Pubdate: Sun, 20 Jun 2010
Source: Daily Pilot (Costa Mesa, CA)
Copyright: 2010 Daily Pilot
Author: Joseph Serna


Medical marijuana advocacy group seeks writ of mandate,  hoping to get
to Court of Appeal faster.

In an attempt to "dot the I's and cross the T's," a  medical marijuana
advocacy group is seeking a writ of  mandate to be licensed as a
business in Costa Mesa on  top of a lawsuit they filed against the
city last  month.

"The fastest road to an appeal is the writ process,"  said attorney
Anthony Curiale, who is representing the  Newport Mesa Patients Assn.
in their filings against  Costa Mesa.

On June 7, the group filed a writ of mandate requesting  a judge order
Costa Mesa city officials accept their  application for a business
license and the fee that  goes with it.

The collective has more than 200 medical marijuana

"We're asking the superior court to do one of two  things: order the
city to accept the application or  issue us a business license because
we're entitled to  one," Curiale said.

Marijuana dispensaries have been operating illegally in  Costa Mesa
since last year. Many were given licenses  issued for alternative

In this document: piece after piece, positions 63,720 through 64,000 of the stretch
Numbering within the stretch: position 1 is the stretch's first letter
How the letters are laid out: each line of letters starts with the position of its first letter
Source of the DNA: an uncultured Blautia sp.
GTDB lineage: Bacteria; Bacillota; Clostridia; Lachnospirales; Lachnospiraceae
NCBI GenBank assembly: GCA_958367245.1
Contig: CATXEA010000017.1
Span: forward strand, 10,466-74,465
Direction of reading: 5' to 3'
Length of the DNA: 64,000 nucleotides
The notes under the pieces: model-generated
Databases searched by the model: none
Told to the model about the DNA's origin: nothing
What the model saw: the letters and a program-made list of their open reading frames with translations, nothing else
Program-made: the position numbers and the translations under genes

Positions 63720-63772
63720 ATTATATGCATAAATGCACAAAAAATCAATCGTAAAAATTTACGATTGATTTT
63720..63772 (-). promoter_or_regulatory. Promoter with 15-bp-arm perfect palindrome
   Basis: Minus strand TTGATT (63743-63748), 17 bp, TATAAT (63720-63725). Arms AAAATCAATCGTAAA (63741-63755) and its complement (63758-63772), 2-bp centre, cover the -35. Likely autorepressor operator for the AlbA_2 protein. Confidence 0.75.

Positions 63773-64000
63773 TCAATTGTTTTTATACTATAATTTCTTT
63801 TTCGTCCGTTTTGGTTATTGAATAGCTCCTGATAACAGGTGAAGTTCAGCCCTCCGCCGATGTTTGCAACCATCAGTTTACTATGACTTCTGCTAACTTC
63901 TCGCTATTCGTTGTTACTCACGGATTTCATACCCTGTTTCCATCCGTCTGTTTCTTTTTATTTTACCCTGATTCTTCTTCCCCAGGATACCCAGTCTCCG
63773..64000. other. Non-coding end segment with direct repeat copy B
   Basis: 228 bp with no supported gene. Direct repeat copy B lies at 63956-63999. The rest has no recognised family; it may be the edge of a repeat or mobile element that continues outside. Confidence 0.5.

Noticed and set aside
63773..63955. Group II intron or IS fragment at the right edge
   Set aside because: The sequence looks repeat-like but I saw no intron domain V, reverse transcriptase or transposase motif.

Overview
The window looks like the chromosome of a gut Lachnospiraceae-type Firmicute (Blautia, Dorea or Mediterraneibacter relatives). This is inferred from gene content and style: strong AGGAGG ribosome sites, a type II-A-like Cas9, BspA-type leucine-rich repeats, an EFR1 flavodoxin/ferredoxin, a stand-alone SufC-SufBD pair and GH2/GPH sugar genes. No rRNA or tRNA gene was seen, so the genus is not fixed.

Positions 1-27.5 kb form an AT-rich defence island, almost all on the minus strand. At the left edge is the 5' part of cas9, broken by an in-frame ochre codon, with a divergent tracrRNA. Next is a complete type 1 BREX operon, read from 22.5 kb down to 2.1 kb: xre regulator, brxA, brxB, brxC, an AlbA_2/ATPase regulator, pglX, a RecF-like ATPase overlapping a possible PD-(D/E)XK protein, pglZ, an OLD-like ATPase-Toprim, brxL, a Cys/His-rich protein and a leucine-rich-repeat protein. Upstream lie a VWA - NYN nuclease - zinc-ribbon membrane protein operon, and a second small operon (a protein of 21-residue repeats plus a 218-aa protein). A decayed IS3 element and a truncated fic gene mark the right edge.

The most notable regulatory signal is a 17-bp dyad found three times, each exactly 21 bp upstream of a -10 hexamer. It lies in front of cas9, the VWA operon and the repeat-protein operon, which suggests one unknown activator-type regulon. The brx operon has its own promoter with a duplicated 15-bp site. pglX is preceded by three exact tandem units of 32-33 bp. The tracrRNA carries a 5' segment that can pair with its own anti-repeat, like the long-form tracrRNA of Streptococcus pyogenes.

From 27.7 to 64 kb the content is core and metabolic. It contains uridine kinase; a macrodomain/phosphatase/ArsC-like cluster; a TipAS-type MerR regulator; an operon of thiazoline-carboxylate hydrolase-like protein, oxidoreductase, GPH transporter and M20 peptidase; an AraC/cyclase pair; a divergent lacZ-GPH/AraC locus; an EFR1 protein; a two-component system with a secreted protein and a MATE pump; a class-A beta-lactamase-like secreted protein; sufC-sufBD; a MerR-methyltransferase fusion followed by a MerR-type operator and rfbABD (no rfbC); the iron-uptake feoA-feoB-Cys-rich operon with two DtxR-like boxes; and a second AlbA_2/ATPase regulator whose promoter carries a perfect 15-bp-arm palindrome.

health or nutrition businesses.

Curiale seemed confident his writ of mandate will be  rejected. But
that's all part of the process. Where he  plans to fight Costa Mesa's
law is in the Court of  Appeal. He said a writ of mandate request
would get  them before a panel of appeals judges faster than a
typical lawsuit.

In a lawsuit filed in early May, the group sued Costa  Mesa over its
ordinance prohibiting medical marijuana  dispensaries in the city. The
group claims its not a  dispensary and the word "dispensary" is not
defined in  state and federal laws. The plaintiff in the case is  the
head of the collective, Robert Martinez.

Martinez claims Costa Mesa is depriving him of his  right to medical
treatment permitted under state law.

Last month, a federal judge rejected a lawsuit that  asserted
dispensaries in Costa Mesa and Lake Forest  were protected under the
Americans with Disabilities  Act guaranteeing access to public services.

Costa Mesa police began shutting down dispensaries this  year. There
are about 10 in the city, police said. 
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